Turtle Bunbury

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Vanishing Ireland 4

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Cashel, County Galway

Farmer & Seaweed

Born circa 1959

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(Photo: James Fennell)

JAMES RIDGE

 

‘I was working at a sugar factory in England, d’ya see? They had me on the spinners and that’s how I grew the whiskers. Have you ever seen sixteen ton of white sugar on the floor? It’s a sight for the eyes to behold. A man from Lettermullen once said to me that we should buy it all and bring it back for the poitín. When you’re on the spinners, the steam rises up. The heat and the steam. It comes down a shoot and into the mixer. T’is very hot, boiling. And that’s what makes the whiskers grow. T’was the same with the Wolfe Tones and Luke Kelly. It’s the sugar that did it.’

When James Ridge tells you something like this, you are inclined to believe him. It’s something about the way he sets his head to one side and focuses his intense eyes upon your own. Besides which, in terms of where his whiskers came from, boiling sugar fumes seems like a perfectly credible origin.

James was born and raised in this area where his parents Martin and Kathleen Ridge ran a bed and breakfast. Martin was ‘a very tidy man, always out with the sweeping brush’. By day he worked as a ganger for Galway County Council. He was also involved with the Local Defence Force during the ‘Emergency’ years - ‘a bit of marching and practice’ – while an uncle served in North Africa in the desert campaign.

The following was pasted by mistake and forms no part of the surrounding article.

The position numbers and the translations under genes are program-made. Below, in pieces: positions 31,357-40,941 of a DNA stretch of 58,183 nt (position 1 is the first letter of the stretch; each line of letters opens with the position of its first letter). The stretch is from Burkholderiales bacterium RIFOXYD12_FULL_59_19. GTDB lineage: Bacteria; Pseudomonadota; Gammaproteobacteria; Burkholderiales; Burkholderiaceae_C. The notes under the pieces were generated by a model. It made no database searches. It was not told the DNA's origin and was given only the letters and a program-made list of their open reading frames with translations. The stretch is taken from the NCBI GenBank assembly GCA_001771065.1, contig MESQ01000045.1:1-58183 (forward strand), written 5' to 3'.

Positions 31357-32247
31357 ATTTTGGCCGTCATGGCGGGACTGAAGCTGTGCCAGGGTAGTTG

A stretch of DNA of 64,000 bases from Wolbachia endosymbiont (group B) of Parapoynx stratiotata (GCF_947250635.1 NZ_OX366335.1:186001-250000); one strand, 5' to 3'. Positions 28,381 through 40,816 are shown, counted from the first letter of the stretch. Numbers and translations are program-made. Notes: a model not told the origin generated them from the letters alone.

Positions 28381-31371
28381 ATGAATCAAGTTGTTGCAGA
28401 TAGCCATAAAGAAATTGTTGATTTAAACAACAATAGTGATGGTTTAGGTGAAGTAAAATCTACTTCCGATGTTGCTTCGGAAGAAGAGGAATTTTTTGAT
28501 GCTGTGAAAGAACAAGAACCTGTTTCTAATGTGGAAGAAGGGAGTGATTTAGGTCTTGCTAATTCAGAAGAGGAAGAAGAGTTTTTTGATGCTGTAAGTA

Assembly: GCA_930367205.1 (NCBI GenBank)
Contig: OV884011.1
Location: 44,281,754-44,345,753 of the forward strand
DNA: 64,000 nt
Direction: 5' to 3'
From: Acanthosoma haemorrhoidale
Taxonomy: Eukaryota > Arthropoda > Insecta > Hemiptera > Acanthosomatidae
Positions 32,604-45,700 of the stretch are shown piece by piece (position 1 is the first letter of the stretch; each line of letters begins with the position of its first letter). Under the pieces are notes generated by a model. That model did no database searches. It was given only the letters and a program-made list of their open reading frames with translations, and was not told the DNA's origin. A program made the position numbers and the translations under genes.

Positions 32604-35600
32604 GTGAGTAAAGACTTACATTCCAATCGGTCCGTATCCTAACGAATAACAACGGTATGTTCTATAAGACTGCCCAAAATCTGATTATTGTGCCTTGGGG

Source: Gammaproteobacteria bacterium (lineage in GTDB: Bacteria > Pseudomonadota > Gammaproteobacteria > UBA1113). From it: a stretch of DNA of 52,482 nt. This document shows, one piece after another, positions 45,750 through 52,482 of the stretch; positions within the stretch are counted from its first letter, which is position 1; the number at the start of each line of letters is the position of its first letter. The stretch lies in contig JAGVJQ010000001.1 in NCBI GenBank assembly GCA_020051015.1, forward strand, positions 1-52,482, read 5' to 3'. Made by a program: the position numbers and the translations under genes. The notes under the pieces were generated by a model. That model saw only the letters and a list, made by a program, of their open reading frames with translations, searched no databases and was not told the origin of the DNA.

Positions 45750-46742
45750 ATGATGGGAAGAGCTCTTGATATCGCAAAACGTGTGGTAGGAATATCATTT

James has always had one eye on army life. Several of his childhood friends joined the Irish Army. The memories of some elicit a loud envious shudder from his lips, others warrant a long, approving growl. ‘They were like the Wild Geese of long ago. They went out to Cyprus and the Congo and all over the world’.

James, a fluent Irish speaker, makes his living from small-scale fishing and farming, as well as gathering turf and harvesting seaweed. ‘Ah sure but I’m not too busy now,’ he says, grimacing at the sky. ‘I’m only working on a few bits of seaweed and there isn’t much in the way of fish anywhere now.’ His handsome visage has also secured him the occasional role as a model for the photographer Perry Ogden.

We say goodbye on the steps of his home where the television is tuned into the afternoon’s horseracing. ‘Anthony McCoy is in the saddle today,’ he advises, with a particularly powerful wink. ‘McCoy’s a good jockey, as tough a man as you get. All bone and muscle. Pat Eddery was good too but, oh Cripes, McCoy’s good.’


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All four 'Vanishing Ireland' books are available via Turtle's Amazon page at http://astore.amazon.com/wwwturtlebunb-20

 

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Click here to see a full list of persons interviewed for the Vanishing Ireland project.